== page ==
Ships and Silver, Taxes and Tribute
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Ships and Silver, Taxes and Tribute

A Fiscal History of Archaic Athens
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ISBN-13:
9780857734334
Einband:
EPUB
Seiten:
224
Autor:
Wees Hans van Wees
eBook Typ:
Adobe Digital Editions
eBook Format:
EPUB
Kopierschutz:
Adobe DRM [Hard-DRM]
Sprache:
Englisch
Beschreibung:

Historians since Herodotus and Thucydides have claimed that the year 483 BCE marked a turning point in the history of Athens. For it was then that Themistocles mobilized the revenues from the city's highly productive silver mines to build an enormous war fleet. This income stream is thought to have become the basis of Athenian imperial power, the driving force behind its democracy and the centre of its system of public finance. But in his groundbreaking new book, Hans van Wees argues otherwise. He shows that Themistocles did not transform Athens, but merely expanded a navy-centred system of public finance that had already existed at least a generation before the general's own time, and had important precursors at least a century earlier. The author reconstructs the scattered evidence for all aspects of public finance, in archaic Greece at large and early Athens in particular, to reveal that a complex machinery of public funding and spending was in place as early as the reforms of Solon in 594 BCE. Public finance was in fact a key factor in the rise of the early Athenian state long before Themistocles, the empire and democracy.'With this important book Hans van Wees is the first historian systematically to approach ancient Greek economy and society along the lines of the "e;new fiscal history"e;. The results are highly rewarding, and go far beyond the area of public finance. In addition to a fresh perspective on key aspects of the archaic Greek world, the author provides numerous insights into the elusive process of state formation in Athens and elsewhere.' - Paul Millett, Senior Lecturer in Classics, University of Cambridge, author of Lending and Borrowing in Ancient Athens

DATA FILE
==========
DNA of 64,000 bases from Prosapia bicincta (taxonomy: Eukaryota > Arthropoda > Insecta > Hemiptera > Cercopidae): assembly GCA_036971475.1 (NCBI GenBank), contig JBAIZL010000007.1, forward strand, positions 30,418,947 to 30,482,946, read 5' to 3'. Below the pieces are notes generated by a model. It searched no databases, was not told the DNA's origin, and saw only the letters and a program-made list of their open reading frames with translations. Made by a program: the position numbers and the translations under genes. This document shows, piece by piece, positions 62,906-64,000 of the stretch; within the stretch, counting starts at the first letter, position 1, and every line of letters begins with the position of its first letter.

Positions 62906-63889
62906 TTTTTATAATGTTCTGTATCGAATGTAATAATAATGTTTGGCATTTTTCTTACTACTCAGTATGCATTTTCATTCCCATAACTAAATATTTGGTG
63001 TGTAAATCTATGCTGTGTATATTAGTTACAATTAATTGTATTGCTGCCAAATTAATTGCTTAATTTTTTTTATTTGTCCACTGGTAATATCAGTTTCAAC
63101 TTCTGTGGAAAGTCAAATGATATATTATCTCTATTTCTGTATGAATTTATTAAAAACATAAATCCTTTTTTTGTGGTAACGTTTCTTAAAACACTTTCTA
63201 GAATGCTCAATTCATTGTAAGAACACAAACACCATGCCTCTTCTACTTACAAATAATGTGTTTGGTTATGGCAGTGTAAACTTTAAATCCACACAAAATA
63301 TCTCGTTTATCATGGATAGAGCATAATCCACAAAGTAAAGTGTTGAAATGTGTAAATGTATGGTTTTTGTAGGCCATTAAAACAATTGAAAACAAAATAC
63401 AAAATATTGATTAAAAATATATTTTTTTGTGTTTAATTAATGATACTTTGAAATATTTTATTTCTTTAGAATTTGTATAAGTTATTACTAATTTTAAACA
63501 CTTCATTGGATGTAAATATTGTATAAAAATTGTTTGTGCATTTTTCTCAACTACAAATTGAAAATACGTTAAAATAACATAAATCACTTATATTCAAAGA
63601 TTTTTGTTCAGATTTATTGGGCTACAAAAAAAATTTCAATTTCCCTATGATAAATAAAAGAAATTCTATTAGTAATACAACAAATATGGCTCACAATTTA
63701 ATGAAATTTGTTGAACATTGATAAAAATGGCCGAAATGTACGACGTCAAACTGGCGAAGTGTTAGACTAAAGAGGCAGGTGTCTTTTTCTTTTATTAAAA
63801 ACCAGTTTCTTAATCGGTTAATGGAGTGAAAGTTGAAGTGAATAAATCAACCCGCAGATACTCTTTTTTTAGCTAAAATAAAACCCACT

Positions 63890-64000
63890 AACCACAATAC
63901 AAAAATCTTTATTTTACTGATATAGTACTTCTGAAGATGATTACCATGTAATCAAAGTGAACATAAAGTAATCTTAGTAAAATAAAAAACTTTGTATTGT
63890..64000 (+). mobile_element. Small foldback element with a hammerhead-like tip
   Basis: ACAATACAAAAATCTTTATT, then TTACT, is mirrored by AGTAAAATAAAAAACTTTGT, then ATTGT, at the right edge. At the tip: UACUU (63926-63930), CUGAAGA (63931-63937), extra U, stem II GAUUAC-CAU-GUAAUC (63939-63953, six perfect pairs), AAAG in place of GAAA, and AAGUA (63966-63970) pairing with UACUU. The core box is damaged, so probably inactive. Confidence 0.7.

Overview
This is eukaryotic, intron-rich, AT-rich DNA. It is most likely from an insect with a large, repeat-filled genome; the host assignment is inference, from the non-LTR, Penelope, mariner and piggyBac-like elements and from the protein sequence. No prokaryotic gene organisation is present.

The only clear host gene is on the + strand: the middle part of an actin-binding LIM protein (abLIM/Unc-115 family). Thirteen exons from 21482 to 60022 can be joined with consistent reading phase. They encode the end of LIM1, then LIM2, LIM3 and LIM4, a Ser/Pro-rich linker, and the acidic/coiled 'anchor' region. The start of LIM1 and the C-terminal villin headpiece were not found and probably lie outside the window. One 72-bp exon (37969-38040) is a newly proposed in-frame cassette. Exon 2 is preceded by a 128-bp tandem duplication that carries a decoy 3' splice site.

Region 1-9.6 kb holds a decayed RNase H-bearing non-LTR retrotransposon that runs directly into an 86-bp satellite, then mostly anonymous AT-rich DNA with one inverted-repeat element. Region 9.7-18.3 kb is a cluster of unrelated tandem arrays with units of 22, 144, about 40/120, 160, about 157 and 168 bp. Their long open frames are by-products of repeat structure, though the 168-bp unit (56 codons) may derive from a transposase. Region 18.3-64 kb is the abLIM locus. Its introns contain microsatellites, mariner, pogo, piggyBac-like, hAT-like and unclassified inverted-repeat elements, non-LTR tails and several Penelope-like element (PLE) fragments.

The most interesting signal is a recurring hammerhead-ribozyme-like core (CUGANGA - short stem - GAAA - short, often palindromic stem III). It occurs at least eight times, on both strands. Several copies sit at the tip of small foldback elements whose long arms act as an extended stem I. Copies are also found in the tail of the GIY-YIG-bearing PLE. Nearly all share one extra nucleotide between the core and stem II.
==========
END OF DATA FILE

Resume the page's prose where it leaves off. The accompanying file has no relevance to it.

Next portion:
Historians since Herodotus and Thucydides have claimed that the year 483 BCE marked a turning point in the history of Athens. For it was then that Themistocles mobilized the revenues from the city's highly productive silver mines to build an enormous war fleet. This income stream is thought to have become the basis of Athenian imperial power, the driving force behind its democracy and the centre of its system of public finance. But in his groundbreaking new book, Hans van Wees argues otherwise. He shows that Themistocles did not transform Athens, but merely expanded a navy-centred system of public finance that had already existed at least a generation before the general's own time, and had important precursors at least a century earlier. The author reconstructs the scattered evidence for all aspects of public finance, in archaic Greece at large and early Athens in particular, to reveal that a complex machinery of public funding and spending was in place as early as the reforms of Solon in 594 BCE. Public finance was in fact a key factor in the rise of the early Athenian state long before Themistocles, the empire and democracy.'With this important book Hans van Wees is the first historian systematically to approach ancient Greek economy and society along the lines of the "e;new fiscal history"e;. The results are highly rewarding, and go far beyond the area of public finance. In addition to a fresh perspective on key aspects of the archaic Greek world, the author provides numerous insights into the elusive process of state formation in Athens and elsewhere.' - Paul Millett, Senior Lecturer in Classics, University of Cambridge, author of Lending and Borrowing in Ancient Athens